Marcion (85-c.160) was a semi-Gnostic, who believed that the teachings of Jesus were irreconcilable with the actions of the God of the Old Testament. He viewed the God of the Old Testament, Jehovah, to be vicious, violent, and cruel, an oppressor who gave out material rewards to those worshiping him. In contrast, Marcion described the New Testament God, Jesus Christ, as a perfect God, the God of unadulterated love and compassion, of kindness, and quickness to forgive.

Montanus (late second century) was a “prophet” from Asia Minor who believed that their revelation came directly from the Holy Spirit, which superseded the authority of Jesus, Paul, Peter, John, James, anyone really. They believed in the imminent return of Christ and the setting up of the New Jerusalem in Pepuza. They believed that the apostle and prophets had the power to forgive sin. He was more concerned about Christian conduct than Christian doctrine, wanting to get back to the first century’s Christian values. However, he took this to the extreme, just as John Calvin would some 1,300 years later in the 16thcentury. Montanism was a movement focused on prophecy, especially the founder’s views, being seen as the light for their time.

Valentinus (c.100-c.160) was a Greek poet who founded his school in Rome and was the most prominent early Christian gnostic theologian. He claimed that though Jesus’ heavenly (spiritual) body was from Mary, he was not actually born from her. This belief came about because Gnostics viewed all matter as evil. Therefore, if Jesus had really been a natural human person with a physical body, he would have been evil. Another form of Gnosticism was Docetism, which claimed that Jesus Christ was not a natural person, i.e., it was a mere appearance and illusion, which would have included his death and resurrection.

Manes (c. 216-274) was the prophet and the founder of Manichaeism, a gnostic religion. He sought to combine elements of Christianity, Buddhism, and Zoroastrianism, based on a rigid dualism of good and evil, locked in an eternal struggle. He believed that salvation is possible through education, self-denial, fasting, and chastity. He also believed that he was an “apostle of Jesus Christ” (Ramsey 2006, 272) although, strictly speaking, his religion was not a movement of Christian Gnosticism in the earlier approach.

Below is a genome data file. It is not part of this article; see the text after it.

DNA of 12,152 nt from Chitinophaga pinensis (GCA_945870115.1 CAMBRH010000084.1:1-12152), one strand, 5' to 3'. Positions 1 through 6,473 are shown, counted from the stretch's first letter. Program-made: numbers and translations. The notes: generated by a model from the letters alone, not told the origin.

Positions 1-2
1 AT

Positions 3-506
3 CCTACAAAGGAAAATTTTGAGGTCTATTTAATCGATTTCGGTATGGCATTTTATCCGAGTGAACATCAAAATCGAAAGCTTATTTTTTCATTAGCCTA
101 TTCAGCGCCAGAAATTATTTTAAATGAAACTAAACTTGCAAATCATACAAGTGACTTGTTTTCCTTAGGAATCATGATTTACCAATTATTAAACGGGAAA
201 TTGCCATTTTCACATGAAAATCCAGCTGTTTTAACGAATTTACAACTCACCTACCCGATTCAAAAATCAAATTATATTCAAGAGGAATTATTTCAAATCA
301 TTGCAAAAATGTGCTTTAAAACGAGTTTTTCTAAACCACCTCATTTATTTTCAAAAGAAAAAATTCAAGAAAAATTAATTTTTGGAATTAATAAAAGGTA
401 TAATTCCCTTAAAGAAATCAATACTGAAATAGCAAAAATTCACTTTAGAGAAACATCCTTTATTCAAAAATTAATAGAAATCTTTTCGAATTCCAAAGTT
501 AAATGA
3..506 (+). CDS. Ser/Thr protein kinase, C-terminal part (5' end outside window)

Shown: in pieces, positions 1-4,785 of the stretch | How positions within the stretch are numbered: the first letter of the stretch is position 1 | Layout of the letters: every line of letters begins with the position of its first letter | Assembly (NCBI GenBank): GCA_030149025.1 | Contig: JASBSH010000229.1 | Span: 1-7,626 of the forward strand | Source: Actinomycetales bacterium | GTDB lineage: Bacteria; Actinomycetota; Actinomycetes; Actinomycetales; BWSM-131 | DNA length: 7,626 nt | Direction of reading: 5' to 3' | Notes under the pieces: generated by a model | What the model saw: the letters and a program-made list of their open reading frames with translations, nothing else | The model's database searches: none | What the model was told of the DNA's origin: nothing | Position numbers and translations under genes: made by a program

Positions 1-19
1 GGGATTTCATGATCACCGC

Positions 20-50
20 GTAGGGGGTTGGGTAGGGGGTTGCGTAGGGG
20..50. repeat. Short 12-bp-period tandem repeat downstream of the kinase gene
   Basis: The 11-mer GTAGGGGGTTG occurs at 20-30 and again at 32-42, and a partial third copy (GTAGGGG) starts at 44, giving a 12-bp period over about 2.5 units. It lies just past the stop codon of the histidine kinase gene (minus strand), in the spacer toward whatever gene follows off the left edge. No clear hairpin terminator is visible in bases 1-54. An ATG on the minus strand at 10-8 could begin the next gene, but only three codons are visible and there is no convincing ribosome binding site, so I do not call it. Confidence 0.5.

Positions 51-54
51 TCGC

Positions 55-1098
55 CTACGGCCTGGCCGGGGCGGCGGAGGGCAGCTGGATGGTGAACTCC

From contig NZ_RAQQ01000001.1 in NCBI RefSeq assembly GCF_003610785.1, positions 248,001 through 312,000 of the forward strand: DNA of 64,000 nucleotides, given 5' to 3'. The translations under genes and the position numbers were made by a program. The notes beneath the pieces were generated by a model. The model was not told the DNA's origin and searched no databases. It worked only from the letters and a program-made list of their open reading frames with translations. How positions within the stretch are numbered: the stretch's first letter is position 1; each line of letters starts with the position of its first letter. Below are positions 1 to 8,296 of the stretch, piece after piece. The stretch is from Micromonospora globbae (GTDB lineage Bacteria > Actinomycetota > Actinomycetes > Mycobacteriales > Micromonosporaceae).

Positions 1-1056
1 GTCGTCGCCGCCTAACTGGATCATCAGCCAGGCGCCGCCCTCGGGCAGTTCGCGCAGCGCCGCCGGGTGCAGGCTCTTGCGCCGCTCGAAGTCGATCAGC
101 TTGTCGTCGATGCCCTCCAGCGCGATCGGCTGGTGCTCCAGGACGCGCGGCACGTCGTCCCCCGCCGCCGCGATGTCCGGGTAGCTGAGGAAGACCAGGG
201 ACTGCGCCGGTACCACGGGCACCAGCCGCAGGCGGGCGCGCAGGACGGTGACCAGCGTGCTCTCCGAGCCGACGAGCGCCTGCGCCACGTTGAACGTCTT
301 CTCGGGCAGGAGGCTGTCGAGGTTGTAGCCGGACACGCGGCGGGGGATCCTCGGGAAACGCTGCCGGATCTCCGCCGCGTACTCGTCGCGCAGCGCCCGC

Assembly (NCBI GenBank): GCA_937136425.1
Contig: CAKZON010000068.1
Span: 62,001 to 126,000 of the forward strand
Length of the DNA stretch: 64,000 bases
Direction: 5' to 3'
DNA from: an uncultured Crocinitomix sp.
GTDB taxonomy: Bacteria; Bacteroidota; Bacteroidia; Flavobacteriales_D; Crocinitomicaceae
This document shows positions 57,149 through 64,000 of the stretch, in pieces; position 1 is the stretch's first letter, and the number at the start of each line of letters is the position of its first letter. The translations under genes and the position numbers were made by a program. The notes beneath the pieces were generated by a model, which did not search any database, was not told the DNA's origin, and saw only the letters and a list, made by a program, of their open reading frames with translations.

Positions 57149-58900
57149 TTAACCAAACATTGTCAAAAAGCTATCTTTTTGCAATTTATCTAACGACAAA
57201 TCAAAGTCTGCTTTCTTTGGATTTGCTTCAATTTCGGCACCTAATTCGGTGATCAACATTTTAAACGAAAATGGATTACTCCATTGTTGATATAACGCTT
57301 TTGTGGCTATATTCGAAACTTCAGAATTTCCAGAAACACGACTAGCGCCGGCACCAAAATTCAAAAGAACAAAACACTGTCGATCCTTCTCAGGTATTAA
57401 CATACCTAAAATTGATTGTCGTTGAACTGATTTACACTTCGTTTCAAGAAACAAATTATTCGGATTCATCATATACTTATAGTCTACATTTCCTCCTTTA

Beginning with the Council of Nicaea in 325 C.E., Emperor Constantine legalized Christianity to reunite the empire. He fully understood that religious division was a threat to the continuation of the Roman Empire. However, Emperor Theodosius I (347 – 395 C.E.) banned paganism and imposed Christianity as the State religion of the Roman Empire. The Roman Catholic Church can trace its existence back to the council of Nicaea in 325 C.E. at best. Protestantism had its beginnings in the Reformation of the 16th century. However, there were quarrels within Catholicism for a thousand years.

Returning to the First Century Once More

The early Christian congregations were not isolated from one another. The Roman roads and maritime travel connected all the regions from Rome to Greece, Asia, Syria and Palestine, and Egypt.[3] Following the days of Pentecost 33 C.E., Jewish or Jewish proselyte Christians returned to Egypt with the good news of Christ (Acts 2:10). Three years after that, the Ethiopian eunuch traveled home with the good news as well (Acts 8:26–39). Apollos of Alexandria, Egypt, a renowned speaker, left Egypt with the knowledge of John the Baptizer and arrived in Ephesus in about 52 C. E. (Acts 18:24-25) The apostle Paul traveled approximately 10,282 miles throughout the Roman Empire establishing congregations.[4] The apostles were a restraint to the apostasy and division within the whole of the first-century Christian congregation (2 Thess. 2:6-7; 1 John 2:18). It was not until the second century that the next generation of Christian leaders gradually caused divisions.[5] However, the one true Christianity that Jesus started, and the apostles established was spiritually healthy, active, and able to defend against Gnosticism, Roman persecution, and Jewish opposition.

It is conceivable that by 55 C.E., there would have been a thriving congregation in Alexandrian Egypt, with its huge Jewish population.[6] “Now those who had been scattered because of the persecution that arose over Stephen went through as far as Phoenicia and Cyprus and Antioch, speaking the word to no one except Jews” (Acts 11:19). While this indicates traveling north to Antioch, it does not negate traveling south to Egypt. Antioch is obviously mentioned because it played a significant role as a commencement for first-century Christianity, particularly for the apostle Paul.

The Coptic Church claims the Gospel writer Mark as its founder and first patriarch. Tradition has it that he preached in Egypt just before the middle of the first century. At any rate, Christianity spread to Egypt and North Africa at an early date. It became a prominent religious center, with a noted scholar named Pantaenus, who founded a catechetical school in Alexandria, Egypt, about 160 C.E. In about 180 C.E., another leading scholar, Clement of Alexandria, took over his position. Clement put this religious, educational institution on the map as a possible center for the whole of the Christian church throughout the Roman Empire. The persecution that came circa the year 202 C.E. forced Clement to flee Alexandria, but one of the most noted scholars of early Christian history, Origen, replaced him. In addition, Origen took this scholarly environment to Caesarea in 231 C.E. and started yet another prominent school and scriptorium (i.e., a room for copying manuscripts).